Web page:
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Are There Any Tarantula Species That Attack Humans Without Provocation?

It is often claimed by experts that spiders, even the largest and most frightening looking, are largely harmless to humans. While it is true that most spider bites are not medically significant and only hurt as much as a bee sting, some spiders are downright deadly, and will not hesitate to attack a human. Most experts would disagree strongly with this claim, as it is common knowledge that spiders will not bite a human unless the spider feels threatened, is provoked or is mishandled. This may be the case when it comes to the vast majority of spiders, but the Australian funnel-web spider is certainly an exception.

One American study claims that the Australian funnel-web spider is the most dangerous spider on earth, and plenty of other researchers do not dispute this claim. It is not just its highly venomous bite that makes this particular spider species dangerous to humans, it is also their habit of attacking humans without provocation of any kind that makes them uniquely hazardous. Funnel-web spider bites are deadly to humans, but luckily, the introduction of an antivenom in the early 1980s drastically reduced the death rate from funnel-web spider bites. In severe cases of funnel-web envenomation, four vials of antivenom is necessary to save a human’s life. However, not long ago, a ten year old Australian boy required a massive dose of antivenom consisting of 12 vials after sustaining a bite from a funnel-web spider. Luckily, after being administered the antidote repeatedly, the boy survived.

In addition to being a serious health threat, funnel-web spider bites are also extremely painful on account of their large fangs and acidic venom. This exceptionally aggressive spider species will bite repeatedly and use its fangs to attach itself to skin, making it hard to brush these spiders away following a bite. Respiratory problems, spasms, seizures, vomiting and circulatory problems are just a few of the symptoms that a funnel-web bite victim can expect within 15 to 30 minutes following a bite. One case saw the death of a young boy within 15 minutes following a funnel-web bite. So no, spiders are not harmless!

Have you ever experienced secondary symptoms (other than pain at the site of the bite wound) following a bite from a spider?

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Black Widow Spiders Are Acclimating To The Growing Urban Environments In The Southwest US

Black Widow Spiders Are Acclimating To The Growing Urban Environments In The Southwest US

The southwest United States is home to a variety of venomous animals, such as rattlesnakes, scorpions and on some occasions, Africanized honey bees, or killer bees, as they are more commonly known. Considering that urban and suburban developments are expanding more rapidly in the southwest than in any other US region, animals are being displaced by urbanization at a particularly fast rate in the southwest. Although urbanization leads to environmental degradation and the disruption of native animal habitats, one particularly venomous animal group does not seem to be negatively affected by encroaching urban developments. Unfortunately for city-dwellers in the southwest, this animal happens to be the black widow spider.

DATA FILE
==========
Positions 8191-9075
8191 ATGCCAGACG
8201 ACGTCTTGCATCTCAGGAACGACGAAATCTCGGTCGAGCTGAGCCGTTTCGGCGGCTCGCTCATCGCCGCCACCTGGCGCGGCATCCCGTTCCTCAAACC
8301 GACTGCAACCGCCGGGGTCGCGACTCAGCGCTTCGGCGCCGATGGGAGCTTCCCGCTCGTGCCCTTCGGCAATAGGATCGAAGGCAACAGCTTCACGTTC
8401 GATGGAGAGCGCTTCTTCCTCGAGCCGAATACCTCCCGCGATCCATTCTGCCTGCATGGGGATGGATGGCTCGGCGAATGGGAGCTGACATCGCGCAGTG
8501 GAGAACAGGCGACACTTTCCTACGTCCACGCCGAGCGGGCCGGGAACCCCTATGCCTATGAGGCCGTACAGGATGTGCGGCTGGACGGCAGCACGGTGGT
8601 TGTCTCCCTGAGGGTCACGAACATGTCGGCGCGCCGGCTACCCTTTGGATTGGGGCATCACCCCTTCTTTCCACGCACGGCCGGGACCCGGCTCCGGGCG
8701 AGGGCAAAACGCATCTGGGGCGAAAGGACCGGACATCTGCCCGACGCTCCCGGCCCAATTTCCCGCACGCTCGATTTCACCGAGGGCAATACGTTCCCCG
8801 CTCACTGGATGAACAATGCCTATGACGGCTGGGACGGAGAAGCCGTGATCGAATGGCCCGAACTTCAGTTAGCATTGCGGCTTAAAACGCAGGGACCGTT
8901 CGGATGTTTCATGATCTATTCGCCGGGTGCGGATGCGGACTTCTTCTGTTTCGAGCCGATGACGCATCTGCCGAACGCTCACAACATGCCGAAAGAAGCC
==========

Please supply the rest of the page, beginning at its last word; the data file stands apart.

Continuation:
Phoenix, Arizona is the country’s second fastest growing city, and as a consequence of this city’s rapid expansion into the natural environment, many desert-dwelling animals are being robbed of the resources they need to survive. However, black widow spiders are having no problem adjusting to big city life. As it happens, black widows are making the best of their new urban landscape. For example, researchers with Arizona State University have found that black widow populations in the city are denser than they are in the natural environment. Not only that, but urban black widows have larger body sizes than their rural counterparts. Black widow populations in the city are 10 to 15 times denser than rural populations, and it has been found that urban black widows are genetically dissimilar to rural black widows. This fact has led researchers to believe that urban black widows in Phoenix did not originate from the rural dessert; instead, it is now believed that they may have originated from another region located outside of the southwest.

Urban black widows are better off than rural black widows for many reasons. Urban landscapes offer black widows superior forms of shelter, a greater abundance of food and prey, and most importantly, typical predators of black widows, most notably parasitic wasps, have a difficult time surviving urban habitats, making the most significant predators a non-issue for urban black widow populations. Naturally, these highly venomous spiders are being spotted regularly within homes and buildings in Phoenix. So if you live in Phoenix or another city in the southwest, check your shoes before putting them on in the morning.

Do you think that urban black widows in Phoenix are mostly represented by a non-native variety of black widows?

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A Look Inside the Tarantula Black Market